Five Minutes with Jackie Collins (The Huddersfield Daily Examiner)
We recently had two earthquakes right under Beverly Hills, where I live. You get tossed out of bed in the middle of the night. A few paintings fell off the wall and smashed and all the cupboards flew open in my study, but other than that it was fine. I usually just run into a doorway and hope the house isn’t going to collapse.
Your latest novel is The Power Trip. What’s it about?
It’s set on a yacht in Cabo San Lucas (Mexico). It’s about a group of very famous people – the cheating politician and his wife, the handsome fiftysomething movie star with a young girlfriend who he doesn’t want to marry, the gay Latin singing star with his older English boyfriend, the Russian billionaire with his supermodel girlfriend, the black Brit footballer and his designer wife. They set out on this vacation and on the way they get attacked by Somali pirates, Russian gangsters and Mexican gangsters. It’s quite a trip.
What did you think of E L James’s erotic novel, Fifty Shades of Grey?
It’s not my kind of heroine, because my heroines kick ass, they don’t get their ass kicked. But I think it’s interesting that women are finally discovering sex in books. I know that my fans have always discovered sex in my books and I’m getting a lot of tweets from people saying they don’t know what all the fuss is about, but I think it’s fabulous that a woman can have achieved so much and brought so many people into the bookstores.
Has Fifty Shades put more pressure on you to make your novels more explicit?
Absolutely not. I’ve always written extremely erotic sex. In Hollywood Divorces, one of my characters would have incredible sexual trysts with guys in hotels where she would become somebody else, wear wigs and role play, and that to me is more exciting. What Fifty Shades has done is titillate people who don’t really understand what being submissive is.
You’re a Hollywood insider – what’s the latest gossip?
It’s always about who’s breaking up with who. It’s like musical beds here. Every young starlet seems to sleep with every young guy. You have the Katy Perry thing at the moment. She’s with John Mayer, who was with Taylor Swift and Jennifer Aniston and Jessica Simpson. It’s quick-change beds.
What’s your life like amongst the Hollywood A-listers?
Well, I can dip in and dip out. When I’m writing I’ll be in my house, then at night I might venture out, either to a friend’s house or to a restaurant. The other night, a friend called me to ask me to the VMA (Video Music Awards) party and I went along. I was writing all day, then I got done up and found myself at a party meeting Akon, which was really fun, and mixing with all the rappers.
So, how much partying do you do?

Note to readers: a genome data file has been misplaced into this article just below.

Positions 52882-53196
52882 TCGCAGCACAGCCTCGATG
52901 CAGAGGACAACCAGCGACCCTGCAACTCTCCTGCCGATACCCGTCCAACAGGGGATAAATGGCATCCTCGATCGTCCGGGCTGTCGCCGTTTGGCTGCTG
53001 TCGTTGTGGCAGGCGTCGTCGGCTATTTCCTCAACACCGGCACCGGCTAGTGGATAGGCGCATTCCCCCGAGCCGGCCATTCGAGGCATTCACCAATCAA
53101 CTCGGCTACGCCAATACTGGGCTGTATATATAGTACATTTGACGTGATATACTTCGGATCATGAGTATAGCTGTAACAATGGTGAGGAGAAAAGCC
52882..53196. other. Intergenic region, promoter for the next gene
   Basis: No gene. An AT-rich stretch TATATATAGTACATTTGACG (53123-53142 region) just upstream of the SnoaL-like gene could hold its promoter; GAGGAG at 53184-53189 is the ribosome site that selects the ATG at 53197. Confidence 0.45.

Not a lot. I have that attitude of ‘been there, done that’. I like to go to three huge parties a year – one is the Vanity Fair party for the Oscars, where you see everyone from Tom Cruise to the Beckhams, then the Clive Davis pre-Grammy party is another sensational event where you see everyone in the music business, from Rod Stewart to Beyonce, and then there’s the Carousel Ball, a charity event, which this year is honouring George Clooney, so that should be fun.
You’ve been described as a ‘raunchy moralist’.
I like that description. My books are very moral in a way because I believe if a guy’s going to cheat on his wife, he’s going to get caught and punished, but I’ve always written a lot about sex and the double standard, which does still exist. People still think it’s OK for the guy to sleep around, but if the woman does it, she’s a slut. But I am a moralist. If they’re single, they can hang from the palm trees and do whatever they want; but if they’re married, they should have a moral compass, otherwise why get married?
How do you and your sister Joan really get on?
We get on so well. She’s in the south of France at the moment but she does have an apartment in LA and when she comes here we hang out all the time. Percy (Joan’s husband) is the most fabulous guy. He’s her best husband yet. We go to the movies, we go shopping, but then she goes off to London or the south of France. We’re not in each other’s pockets.
Does she read your books?
Well, she’s just read The Power Trip and says it was ‘unputdownable’, which I’m very flattered about because she doesn’t usually make a comment.
You’ve been married twice but are now single. Are you dating?
I’m single, ready to mingle. I have a man for every occasion. It’s great being married if you’re going to raise a family. I have a most incredible family (she has three daughters) and now I just enjoy my friends and an occasional tryst. I don’t want to be in a relationship because I find it too confining. I don’t want someone saying, ‘Don’t buy a red car, buy a blue one’, and I want to be able to hop on a plane to Paris tomorrow if I feel like it, without someone saying you can’t do that.
After living in the US for more than 20 years, do you miss the UK?
Well, I come back at least twice a year and my first stop is Marks & Spencer for its sandwiches, and Ryman for its books and pens. I have simple tastes.
Are there more books on the cards?
I’m writing The Lucky Santangelo Cookbook, which is a bunch of Italian recipes with illustrations of Lucky and little scenes I’ve written. I’m also writing Confessions Of A Wild Child, which is a young Lucky when she was a teenager, and a new novel called The Santangelos.
The Power Trip by Jackie Collins is published by Simon & Schuster, priced £16.99. Available now.